Courtesy of Bruce Zinger
Gentlemen, hide your wives.
Wolfgang Amadeus Mozart’s opera “Don Giovanni,” about a notorious playboy and his many revenge-thirsty women, is scheduled to come to the Southern Theatre at 8 p.m. Friday and at 2 p.m. Sunday.
The opera, based on the story of Don Juan, will be performed by the Toronto-based group Opera Atelier and will be performed with the Opera Columbus Chorus and the Columbus Symphony.
Columbus-based soprano singer Peggy Kriha Dye will be performing as Elvira, a former lover of Giovanni’s who is torn between helping him and helping the other women he has hurt.
For Dye, being able to perform in her hometown is an exciting opportunity as she’s constantly on the road.
“It’s so cool. I’ve never done it before,” she said. “It’s a new experience. A lot of my friends will hear me sing for the first time and it’s great. It’s nice to be able to go home after rehearsal as well.”
Though she will perform for her friends in Columbus, most of the time when she is on the road, she doesn’t see her family.
However, she has a rule that she meets her husband and kids every two weeks “no matter the expense,” she said.
“We made that sacrifice for each other to meet every two weeks, but it’s very difficult,” Dye said.
In the meantime, she finds solace in her road family.
“I’ve become very close with the people I’m working with and (they) kind of become your short-term family, in a way,” she said.
“That’s kind of how opera works, in a way.”
Dye performs with a group that tends to put on operas that are hundreds of years old, she said.
Mozart premiered the opera 224 years ago. However, not all aspects of the operas are old.
“The stories … and the relationships are very current,” she said. “So even though they were written very long ago, they are very relevant today.”
One theme in particular she pointed out was the “playboy” theme.
“Don Giovanni is a bad boy. … I’m sure we could name a couple we know in real life,” she said.
In the opera, Giovanni flirts with innocent women, all of whom exact their own personal blends of revenge on the unsuspecting young nobleman.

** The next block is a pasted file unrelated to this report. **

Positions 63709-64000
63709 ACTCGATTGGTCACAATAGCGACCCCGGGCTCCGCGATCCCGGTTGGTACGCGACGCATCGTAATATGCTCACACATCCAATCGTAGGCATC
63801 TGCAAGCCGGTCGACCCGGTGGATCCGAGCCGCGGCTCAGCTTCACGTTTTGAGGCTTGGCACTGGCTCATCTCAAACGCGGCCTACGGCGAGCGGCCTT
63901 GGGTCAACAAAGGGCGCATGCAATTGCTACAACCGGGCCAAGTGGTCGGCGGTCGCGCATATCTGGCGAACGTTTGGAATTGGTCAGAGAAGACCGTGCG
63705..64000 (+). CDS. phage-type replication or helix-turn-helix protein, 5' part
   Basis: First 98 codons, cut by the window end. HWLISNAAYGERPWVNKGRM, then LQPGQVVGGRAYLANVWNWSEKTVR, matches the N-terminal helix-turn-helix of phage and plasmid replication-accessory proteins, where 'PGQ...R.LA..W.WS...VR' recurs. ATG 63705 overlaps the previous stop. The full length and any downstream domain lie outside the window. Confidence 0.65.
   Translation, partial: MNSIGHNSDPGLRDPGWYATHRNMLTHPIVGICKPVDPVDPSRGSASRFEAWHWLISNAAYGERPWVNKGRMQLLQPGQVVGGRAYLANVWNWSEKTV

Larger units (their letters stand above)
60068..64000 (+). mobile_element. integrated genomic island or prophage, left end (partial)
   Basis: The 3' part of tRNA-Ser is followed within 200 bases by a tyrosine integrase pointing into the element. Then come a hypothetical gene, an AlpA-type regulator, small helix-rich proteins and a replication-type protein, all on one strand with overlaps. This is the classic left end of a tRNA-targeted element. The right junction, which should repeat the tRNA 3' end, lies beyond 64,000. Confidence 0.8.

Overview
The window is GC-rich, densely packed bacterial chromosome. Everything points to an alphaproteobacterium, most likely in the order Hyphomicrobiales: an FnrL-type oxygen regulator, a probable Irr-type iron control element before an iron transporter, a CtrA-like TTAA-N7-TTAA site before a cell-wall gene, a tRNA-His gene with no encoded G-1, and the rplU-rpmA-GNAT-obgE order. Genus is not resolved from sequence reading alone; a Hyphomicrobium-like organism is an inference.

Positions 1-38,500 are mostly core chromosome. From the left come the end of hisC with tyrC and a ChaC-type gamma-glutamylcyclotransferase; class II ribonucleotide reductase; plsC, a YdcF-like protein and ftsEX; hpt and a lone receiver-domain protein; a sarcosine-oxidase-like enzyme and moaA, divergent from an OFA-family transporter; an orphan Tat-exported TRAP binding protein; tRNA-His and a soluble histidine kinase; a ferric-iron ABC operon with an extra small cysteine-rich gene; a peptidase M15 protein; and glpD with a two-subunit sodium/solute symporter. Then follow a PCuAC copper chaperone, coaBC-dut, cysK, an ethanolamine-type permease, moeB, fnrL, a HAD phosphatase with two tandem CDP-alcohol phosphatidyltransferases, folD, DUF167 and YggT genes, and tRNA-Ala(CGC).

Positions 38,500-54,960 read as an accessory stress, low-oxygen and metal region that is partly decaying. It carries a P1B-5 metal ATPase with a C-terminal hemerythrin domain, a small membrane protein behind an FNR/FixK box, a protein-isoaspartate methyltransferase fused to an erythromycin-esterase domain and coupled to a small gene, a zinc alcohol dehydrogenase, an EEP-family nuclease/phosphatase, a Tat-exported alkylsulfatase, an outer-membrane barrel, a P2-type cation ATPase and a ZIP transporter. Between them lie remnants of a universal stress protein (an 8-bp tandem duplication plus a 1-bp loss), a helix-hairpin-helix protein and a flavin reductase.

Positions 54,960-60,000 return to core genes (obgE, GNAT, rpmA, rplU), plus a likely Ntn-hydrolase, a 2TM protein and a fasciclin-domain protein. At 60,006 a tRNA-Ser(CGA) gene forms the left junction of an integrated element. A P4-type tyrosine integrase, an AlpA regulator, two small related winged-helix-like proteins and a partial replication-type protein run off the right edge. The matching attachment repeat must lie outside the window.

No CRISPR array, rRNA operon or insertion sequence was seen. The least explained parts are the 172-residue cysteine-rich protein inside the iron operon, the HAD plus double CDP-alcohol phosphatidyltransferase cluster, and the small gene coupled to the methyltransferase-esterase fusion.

“We all know people like that, we know characters like that and we have feelings like that,” Dye said in reference to the women.
The themes in the opera make it so universal that the story of “Don Giovanni” has been set during World War II and in the Wild West, Dye said.
Though the story has been changed and updated throughout the years, Mozart’s music has always been the foundation that kept the opera attached to its roots.
Dye said that while Mozart’s music had aged, she thinks it will still be well received by the crowd.
“There’s a reason why his music has lasted hundreds of years — it’s because it’s really good,” she said. “Although it’s classical and it’s operatic, themes in the music repeat and it’s easy to follow.”
Mozart’s is Dye’s favorite music to sing, she said.
“It’s beautiful, it’s challenging, it’s creative (and) it’s interesting,” she said. “I’ve never been tired of singing his music for 20 years.”
Mozart’s music was brought back to life for the company’s 2011-2012 season opener, which kicked off Oct. 29 in Toronto.
Arthur Kaptainis said in a review for Canada’s National Post that the company has the ability to deviate from the libretto but can still stay true to the story.
“This is precisely why Opera Atelier seems such an island of artistry these days amid a roiling sea of updating and distortion,” he said.
Toronto Star theatre critic Richard Ouzounian said “Don Giovanni” is “a devilishly delicious opera.”
Dye added that “Don Giovanni” is great for inexperienced opera-goers as the music is in Italian with English subtitles.
“For those who have never been to an opera before, this is a really great first-time opera,” she said.
Tickets range from $39 to $98 and can be purchased at the Ohio Theatre Ticket Office or via any Ticketmaster outlet.